Wonder Woman #5: Unlike this week's Daredevil, Wonder Woman does not do so hot with a fill-in artist. Instead of series regular and superstar Cliff Chiang, this book gives us Tony Akins (Jack of Fables). His work's fine, but it doesn't really jive with the magic Chiang's worked on the first four issues of this book— it's a little more cartoony, like Wonder Woman went and enrolled herself in Riverdale High. Action sequences are okay, but when the characters are just sitting around talking—most of this issue—the difference is distracting. That's too bad, because Brian Azzarello advances his plot pretty heavily here. Now that Zeus has bailed on ruling Olympus, his brothers and his wife all want to claim the throne, and they're ready to employ violence to get it done. This issue sees Wonder Woman tussle with Poseidon, whose look in this series is actually pretty hilarious and awesome (here's a rough description: giant green whale with mustache and crown). The mythological angle Azzarello's been playing with is really interesting, especially if you're a certain type of nerd who geeks for Greeks (come on, you know you're out there!), but without Cliff Chiang it's just tough to enjoy this issue for what it is. C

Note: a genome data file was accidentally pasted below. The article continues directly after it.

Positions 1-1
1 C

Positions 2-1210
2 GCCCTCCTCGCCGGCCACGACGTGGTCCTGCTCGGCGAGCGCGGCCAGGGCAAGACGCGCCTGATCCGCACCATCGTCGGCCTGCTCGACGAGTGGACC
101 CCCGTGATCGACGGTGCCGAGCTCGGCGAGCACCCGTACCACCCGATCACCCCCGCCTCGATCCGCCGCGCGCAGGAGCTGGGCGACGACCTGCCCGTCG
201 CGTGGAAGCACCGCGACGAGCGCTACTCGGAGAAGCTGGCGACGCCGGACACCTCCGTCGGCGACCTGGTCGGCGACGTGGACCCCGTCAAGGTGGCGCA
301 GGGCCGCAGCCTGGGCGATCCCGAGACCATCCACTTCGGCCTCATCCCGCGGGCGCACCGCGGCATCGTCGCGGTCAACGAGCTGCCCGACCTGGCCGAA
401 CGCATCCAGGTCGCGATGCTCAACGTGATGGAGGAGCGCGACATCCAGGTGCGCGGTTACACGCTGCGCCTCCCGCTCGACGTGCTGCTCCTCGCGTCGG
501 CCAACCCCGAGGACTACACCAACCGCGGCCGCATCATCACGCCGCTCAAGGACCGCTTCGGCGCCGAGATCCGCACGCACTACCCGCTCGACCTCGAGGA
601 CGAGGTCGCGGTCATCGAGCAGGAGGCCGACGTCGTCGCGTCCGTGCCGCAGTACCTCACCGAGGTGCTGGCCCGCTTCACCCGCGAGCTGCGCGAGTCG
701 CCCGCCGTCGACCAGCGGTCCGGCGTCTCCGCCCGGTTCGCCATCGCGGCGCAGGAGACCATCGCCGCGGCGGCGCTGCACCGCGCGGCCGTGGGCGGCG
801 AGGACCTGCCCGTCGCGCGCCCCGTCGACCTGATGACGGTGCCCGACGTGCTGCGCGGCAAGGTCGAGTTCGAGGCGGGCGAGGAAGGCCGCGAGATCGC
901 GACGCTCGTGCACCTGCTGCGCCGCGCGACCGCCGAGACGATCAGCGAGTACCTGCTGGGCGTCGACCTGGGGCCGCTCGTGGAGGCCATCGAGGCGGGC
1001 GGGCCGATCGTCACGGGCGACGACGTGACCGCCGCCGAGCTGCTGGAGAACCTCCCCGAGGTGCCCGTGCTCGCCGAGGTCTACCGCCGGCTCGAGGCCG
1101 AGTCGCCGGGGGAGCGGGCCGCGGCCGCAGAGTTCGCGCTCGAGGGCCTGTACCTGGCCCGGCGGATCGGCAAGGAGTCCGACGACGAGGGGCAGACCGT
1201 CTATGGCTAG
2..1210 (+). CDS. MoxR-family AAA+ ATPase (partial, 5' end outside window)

BOOK OF THE WEEK—Batman #5: Bruce Wayne's been captured, drugged and turned loose into an endless maze by his tormentors, the fabled Parliament of Owls. We spend this whole issue inside Batman's head as he wanders his enemies' trap with no hope of escape in sight, and brother, is his head a terrifying place to be. If you didn't know better, you might think writer Scott Snyder actually went crazy himself crafting this issue; Batman's monologue darts from moderately disturbed to Lady-Gaga-plus in rapid succession. That's especially troubling since Batman is a dude known for being super together. As the book goes on and on and readers get drawn into the Owls' trap, Snyder actually asks us to change how we read the book, first turning it on its head and then upside-down, so at one point we're literally reading this comic backwards— and, oh yeah, we flip it at a point where Bruce hallucinates that have parents have come back to life. Geez Louise, this is an intense comic, and it's also one of the most inventive mainstream superhero yarns to come out in months. You guys, if you have even the slightest bit of interest in guys in tights, you cannot go wrong with Batman. A+
What did you buy this week?